nose. And he would not eat it until the boy called:

"Now, Squinty!"

Then Squinty would toss the apple up in the air, off his nose, and catch
it as it came down. Oh, how good it tasted!

Squinty also learned to march around with a stick for a gun, and play
soldier. He liked this trick best of all, for he always had two apples
to eat after that.

Many of Bob's boy friends came to see his trained pig. They all thought
he was very funny and cute, and they laughed very hard when Squinty
looked at them with his queer, drooping eye. They would feed him apples,
potatoes and sometimes bits of cake that Bob's mother gave them. Squinty
grew very fond of cake.

Then one day something happened. Bob always used to lock the door of the
new pig pen every night, for, though he knew his pet was quite tame now,
he thought, if the door were left open, Squinty might wander away. And
that is exactly what Squinty did. He did not mean to do wrong, but he
knew no better. One evening, after he had done many tricks that day,
when Squinty found the door of his pen part way open, he just pushed it
the rest of the way with his strong nose, and out he walked! No one saw
him.

"Uff! Uff!" grunted Squinty, looking about, "I guess I'll go take a walk
by myself. I may find something good to eat."

Out of the pen he went. There was no garden here, such as the farmer had
at Squinty's first home. But, not far from the pig pen was the big,
green wood.

"I'll go over in there and see what happens," thought Squinty. "Perhaps
I may find some acorns."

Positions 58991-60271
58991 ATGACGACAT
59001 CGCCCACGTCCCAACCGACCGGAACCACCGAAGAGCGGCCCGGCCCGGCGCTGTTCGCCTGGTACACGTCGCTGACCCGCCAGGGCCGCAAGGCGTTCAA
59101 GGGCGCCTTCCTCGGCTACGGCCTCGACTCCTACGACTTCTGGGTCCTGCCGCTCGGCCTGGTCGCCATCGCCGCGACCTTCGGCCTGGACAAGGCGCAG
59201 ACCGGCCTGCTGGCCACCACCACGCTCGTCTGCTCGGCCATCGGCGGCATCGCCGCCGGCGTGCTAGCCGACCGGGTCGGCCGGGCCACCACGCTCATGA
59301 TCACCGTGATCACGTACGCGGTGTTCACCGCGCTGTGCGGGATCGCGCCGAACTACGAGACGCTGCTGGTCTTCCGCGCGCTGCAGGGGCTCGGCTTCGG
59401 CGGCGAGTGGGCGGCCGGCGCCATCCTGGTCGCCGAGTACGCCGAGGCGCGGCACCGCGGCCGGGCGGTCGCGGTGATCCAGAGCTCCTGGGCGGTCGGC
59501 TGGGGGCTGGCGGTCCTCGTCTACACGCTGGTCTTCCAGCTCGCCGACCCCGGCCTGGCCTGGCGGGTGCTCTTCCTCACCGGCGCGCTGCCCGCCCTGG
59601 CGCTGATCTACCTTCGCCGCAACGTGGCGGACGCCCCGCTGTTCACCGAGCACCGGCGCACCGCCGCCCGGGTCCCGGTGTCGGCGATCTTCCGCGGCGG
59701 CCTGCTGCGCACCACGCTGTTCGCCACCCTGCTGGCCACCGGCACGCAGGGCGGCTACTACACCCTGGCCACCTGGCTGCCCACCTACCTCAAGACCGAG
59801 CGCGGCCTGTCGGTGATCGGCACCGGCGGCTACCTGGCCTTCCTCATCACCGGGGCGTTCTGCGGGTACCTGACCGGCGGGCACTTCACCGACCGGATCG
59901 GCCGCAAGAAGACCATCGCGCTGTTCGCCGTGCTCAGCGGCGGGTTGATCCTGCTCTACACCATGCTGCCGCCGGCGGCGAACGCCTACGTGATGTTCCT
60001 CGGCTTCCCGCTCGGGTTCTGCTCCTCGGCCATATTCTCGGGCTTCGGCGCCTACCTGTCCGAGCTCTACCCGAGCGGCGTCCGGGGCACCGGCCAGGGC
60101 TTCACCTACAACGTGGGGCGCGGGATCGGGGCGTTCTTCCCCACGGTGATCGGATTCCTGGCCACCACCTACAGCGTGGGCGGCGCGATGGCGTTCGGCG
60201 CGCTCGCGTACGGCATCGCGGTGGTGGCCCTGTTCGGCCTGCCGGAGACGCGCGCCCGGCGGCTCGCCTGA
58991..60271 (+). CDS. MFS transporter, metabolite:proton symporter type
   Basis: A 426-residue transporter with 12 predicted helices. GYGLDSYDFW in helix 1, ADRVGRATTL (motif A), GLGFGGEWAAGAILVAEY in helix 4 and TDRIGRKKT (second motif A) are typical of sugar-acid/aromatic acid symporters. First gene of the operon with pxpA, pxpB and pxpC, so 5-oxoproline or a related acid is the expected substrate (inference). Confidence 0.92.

And so Squinty ran away to the woods.



CHAPTER IX

SQUINTY'S BALLOON RIDE


This was the third time Squinty had run away. But not once did he intend
to do any wrong; you see he knew no better. He just found his pen door
open and walked out--that was all there was to it.

"I wonder what will happen to me this time?" thought the comical little
pig, as he hurried along over the ground, toward the woods. "I don't
believe Don, the dog, will find me here, for he must be back on the
farm. But some other dog might. I had better be careful, I guess."

When Squinty thought this he stopped and looked carefully around for any
signs of a barking dog. But he saw none. It was very still and quiet,
for it was nearly supper time in the big house where Bob lived, and he
and his sisters were waiting for the bell to ring to call them to the
table.

But Squinty had had his supper, and, for the time, he was not hungry.

"And if I do get hungry again, I may find something in the woods," he
said to himself. "Acorn nuts grow in the woods, and they are very good.